Go to video lessons: Babylon chords.
It’s tricky to play chords in keys such as Eb and Ab when you don’t play with a capo. All chords will be barre chords.
This makes ‘Beautiful’ a proper challenge for the fretting hand. The intermediate course help you with how to tackle these type of challenges.
Go to video lessons: Beautiful chords.
Blowin’ In The Wind
The bass line is notated as slash chords and played with a capo so what you hear is in the key of D.
This was Bob Dylan’s first hit, half a century later, he regularly plays this classic at gigs.
Go to video lessons: Blowin’ In The Wind chords.
Breakfast At Tiffany’s
Using D, Bm and A (with some extensions) for the verse we only change to D, A and G for the chorus.
Seemingly simple, ‘Breakfast At Tiffany’s’ is actually the last song you learn in the course, this is down to the speed of the instrumental part.
Go to video lessons: Breakfast At Tiffany’s chords.
This all works out really well until the song modulates up a semitone. How do you move a capo and play at the same time?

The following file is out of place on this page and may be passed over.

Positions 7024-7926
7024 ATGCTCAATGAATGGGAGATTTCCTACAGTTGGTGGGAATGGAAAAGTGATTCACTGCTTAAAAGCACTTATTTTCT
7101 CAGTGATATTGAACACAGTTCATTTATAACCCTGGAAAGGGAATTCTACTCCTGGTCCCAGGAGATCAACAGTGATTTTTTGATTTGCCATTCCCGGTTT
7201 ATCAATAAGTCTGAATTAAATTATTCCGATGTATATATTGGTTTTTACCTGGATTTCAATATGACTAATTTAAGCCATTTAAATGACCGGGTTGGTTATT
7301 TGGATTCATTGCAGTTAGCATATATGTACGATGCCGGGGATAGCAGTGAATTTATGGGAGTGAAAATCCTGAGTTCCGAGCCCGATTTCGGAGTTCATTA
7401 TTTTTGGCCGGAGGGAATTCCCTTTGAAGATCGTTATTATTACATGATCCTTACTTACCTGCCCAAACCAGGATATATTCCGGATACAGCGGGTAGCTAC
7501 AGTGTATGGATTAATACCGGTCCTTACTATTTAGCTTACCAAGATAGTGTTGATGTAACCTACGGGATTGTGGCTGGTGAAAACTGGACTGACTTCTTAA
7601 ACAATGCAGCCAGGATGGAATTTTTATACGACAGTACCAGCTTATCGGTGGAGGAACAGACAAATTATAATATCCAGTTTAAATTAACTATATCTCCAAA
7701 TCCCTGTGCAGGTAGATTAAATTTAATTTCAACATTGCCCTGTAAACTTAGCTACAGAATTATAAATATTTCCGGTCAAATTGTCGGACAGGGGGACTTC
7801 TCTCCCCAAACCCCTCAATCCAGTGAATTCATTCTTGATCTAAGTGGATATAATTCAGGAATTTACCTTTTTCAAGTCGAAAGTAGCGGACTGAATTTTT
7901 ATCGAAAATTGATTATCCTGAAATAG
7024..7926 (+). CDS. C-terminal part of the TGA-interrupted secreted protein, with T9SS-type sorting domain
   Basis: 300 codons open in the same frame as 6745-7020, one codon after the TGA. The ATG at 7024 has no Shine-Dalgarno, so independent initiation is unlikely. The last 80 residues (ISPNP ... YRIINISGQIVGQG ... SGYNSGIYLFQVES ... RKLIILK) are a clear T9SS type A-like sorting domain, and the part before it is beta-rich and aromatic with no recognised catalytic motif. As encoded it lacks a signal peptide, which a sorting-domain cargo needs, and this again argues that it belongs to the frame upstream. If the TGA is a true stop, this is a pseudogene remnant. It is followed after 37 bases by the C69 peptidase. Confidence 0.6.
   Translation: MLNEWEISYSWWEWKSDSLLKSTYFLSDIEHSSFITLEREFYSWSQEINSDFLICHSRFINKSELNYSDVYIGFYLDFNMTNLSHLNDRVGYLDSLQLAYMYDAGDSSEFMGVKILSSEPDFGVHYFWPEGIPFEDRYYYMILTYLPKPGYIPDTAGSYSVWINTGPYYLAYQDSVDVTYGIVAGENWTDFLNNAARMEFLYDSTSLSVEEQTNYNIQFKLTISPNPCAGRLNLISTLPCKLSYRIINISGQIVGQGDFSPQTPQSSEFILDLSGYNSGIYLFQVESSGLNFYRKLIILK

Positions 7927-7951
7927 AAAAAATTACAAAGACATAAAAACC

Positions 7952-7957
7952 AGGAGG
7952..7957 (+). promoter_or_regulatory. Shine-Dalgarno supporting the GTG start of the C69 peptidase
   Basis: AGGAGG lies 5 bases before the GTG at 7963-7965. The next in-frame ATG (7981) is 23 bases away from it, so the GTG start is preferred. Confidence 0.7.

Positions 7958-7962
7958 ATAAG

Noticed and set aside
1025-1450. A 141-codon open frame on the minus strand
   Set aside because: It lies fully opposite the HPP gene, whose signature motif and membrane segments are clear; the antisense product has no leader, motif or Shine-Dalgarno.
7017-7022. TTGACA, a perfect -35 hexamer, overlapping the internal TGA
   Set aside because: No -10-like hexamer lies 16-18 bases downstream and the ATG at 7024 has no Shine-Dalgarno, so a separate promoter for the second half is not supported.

The guitar course discusses this further, you don’t have to have an assistant like I do in the video lesson!
Go to video lessons: Dreadlock Holiday chords.
Empire State Of Mind
One of the main lessons here lies within understanding how the simpler or more spacious the arrangement is, the bigger it sounds.
Originally played on piano, this song has been arranged for just one acoustic guitar.
Go to video lessons: Empire State Of Mind chords.
You’ll find out why and more about the original as well as the difference between the arrangements in the intermediate course.
Perhaps the most difficult part is to move from a finger style verse to a strummed chorus.
Go to video lessons: Fast Car chords.
Hey There Delilah
Executed with a perfect balance between “heard it before” and “sounds new”, this song became a worldwide hit after being marketed over two albums.
Go to video lessons: Hey There Delilah chords.
I Can’t Stand The Rain
As the chorus kicks in we find chords from outside of the key that create a great contrast to the first, blues influenced riff.
Ann Peebles had a hit with it and so seemingly everyone else who covered it!
Go to video lessons: I Can’t Stand The Rain chords.
Using an old demo from 2005 we took this song and made it our own thinking if Jason isn’t gonna release this, then we are!